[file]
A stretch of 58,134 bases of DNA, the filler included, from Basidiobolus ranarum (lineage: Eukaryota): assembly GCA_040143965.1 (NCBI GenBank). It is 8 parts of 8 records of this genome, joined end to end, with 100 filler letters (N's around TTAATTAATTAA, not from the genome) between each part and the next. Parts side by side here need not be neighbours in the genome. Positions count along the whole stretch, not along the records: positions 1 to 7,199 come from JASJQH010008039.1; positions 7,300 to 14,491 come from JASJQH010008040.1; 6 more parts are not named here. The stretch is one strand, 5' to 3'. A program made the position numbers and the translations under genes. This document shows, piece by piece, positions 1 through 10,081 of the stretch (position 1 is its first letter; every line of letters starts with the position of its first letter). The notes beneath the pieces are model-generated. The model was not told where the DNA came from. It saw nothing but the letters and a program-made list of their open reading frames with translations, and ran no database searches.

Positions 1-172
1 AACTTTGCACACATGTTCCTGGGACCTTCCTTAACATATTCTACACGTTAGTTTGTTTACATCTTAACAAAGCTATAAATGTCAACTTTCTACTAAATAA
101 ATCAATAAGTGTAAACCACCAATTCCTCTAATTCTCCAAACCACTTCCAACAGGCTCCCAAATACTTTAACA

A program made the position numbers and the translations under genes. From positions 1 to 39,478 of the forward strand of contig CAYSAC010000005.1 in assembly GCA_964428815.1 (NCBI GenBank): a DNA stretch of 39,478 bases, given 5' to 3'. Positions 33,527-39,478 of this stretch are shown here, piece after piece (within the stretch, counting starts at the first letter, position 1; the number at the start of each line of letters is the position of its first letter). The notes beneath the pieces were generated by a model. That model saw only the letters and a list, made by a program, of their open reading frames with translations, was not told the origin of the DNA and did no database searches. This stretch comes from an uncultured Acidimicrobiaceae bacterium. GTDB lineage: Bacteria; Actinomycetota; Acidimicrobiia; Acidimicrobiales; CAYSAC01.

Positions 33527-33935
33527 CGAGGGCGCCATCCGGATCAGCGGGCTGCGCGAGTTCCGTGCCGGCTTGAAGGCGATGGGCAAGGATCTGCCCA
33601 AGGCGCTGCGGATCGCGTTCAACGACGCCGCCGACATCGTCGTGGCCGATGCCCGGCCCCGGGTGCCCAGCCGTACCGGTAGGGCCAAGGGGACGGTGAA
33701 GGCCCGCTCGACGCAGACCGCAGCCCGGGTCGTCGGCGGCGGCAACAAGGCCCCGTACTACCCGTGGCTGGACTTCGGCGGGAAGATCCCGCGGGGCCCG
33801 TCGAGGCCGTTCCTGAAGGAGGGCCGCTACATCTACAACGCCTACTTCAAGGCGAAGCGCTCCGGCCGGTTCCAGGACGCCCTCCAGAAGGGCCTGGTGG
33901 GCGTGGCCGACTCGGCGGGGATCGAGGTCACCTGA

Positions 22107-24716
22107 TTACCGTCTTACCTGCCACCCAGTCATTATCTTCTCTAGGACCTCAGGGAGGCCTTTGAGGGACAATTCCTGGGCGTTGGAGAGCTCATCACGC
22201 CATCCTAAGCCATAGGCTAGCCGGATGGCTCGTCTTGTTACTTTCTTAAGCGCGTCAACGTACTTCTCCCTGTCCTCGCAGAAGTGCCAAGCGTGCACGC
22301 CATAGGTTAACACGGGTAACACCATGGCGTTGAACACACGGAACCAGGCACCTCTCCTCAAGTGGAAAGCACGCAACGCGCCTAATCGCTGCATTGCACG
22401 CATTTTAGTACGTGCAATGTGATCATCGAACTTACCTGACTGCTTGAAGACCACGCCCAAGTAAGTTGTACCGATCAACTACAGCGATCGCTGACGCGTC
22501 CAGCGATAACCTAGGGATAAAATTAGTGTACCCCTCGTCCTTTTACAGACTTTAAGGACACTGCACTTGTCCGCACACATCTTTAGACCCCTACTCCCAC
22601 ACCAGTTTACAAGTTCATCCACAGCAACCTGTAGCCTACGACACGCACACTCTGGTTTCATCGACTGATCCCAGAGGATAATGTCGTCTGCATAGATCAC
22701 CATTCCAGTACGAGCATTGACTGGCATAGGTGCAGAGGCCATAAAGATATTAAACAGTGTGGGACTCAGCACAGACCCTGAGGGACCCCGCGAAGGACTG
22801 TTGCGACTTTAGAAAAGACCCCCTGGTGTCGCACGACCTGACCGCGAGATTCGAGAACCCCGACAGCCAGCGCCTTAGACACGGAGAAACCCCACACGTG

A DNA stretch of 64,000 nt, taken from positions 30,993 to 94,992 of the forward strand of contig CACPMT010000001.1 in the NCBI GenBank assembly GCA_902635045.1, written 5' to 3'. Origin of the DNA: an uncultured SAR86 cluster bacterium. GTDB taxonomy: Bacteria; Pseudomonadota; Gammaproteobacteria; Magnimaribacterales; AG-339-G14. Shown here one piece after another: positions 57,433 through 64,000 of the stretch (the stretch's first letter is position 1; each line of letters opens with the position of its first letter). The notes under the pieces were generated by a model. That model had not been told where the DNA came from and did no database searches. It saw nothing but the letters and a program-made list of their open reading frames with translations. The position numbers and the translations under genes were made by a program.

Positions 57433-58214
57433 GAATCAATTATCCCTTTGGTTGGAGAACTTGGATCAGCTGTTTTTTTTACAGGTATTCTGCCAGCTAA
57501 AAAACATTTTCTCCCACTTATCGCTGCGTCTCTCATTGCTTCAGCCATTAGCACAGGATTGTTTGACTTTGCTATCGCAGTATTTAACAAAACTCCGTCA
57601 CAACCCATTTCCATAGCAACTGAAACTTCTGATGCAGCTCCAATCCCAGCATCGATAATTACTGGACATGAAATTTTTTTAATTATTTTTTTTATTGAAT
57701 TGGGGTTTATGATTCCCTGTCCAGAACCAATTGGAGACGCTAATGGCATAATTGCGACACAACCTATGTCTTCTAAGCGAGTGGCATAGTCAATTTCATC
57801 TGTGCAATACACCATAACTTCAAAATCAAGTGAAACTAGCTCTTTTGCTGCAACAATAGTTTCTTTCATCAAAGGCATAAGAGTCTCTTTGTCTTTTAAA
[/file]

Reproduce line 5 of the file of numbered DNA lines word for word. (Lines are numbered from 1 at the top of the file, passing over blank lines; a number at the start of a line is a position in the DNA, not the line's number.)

A program made the position numbers and the translations under genes. From positions 1 to 39,478 of the forward strand of contig CAYSAC010000005.1 in assembly GCA_964428815.1 (NCBI GenBank): a DNA stretch of 39,478 bases, given 5' to 3'. Positions 33,527-39,478 of this stretch are shown here, piece after piece (within the stretch, counting starts at the first letter, position 1; the number at the start of each line of letters is the position of its first letter). The notes beneath the pieces were generated by a model. That model saw only the letters and a list, made by a program, of their open reading frames with translations, was not told the origin of the DNA and did no database searches. This stretch comes from an uncultured Acidimicrobiaceae bacterium. GTDB lineage: Bacteria; Actinomycetota; Acidimicrobiia; Acidimicrobiales; CAYSAC01.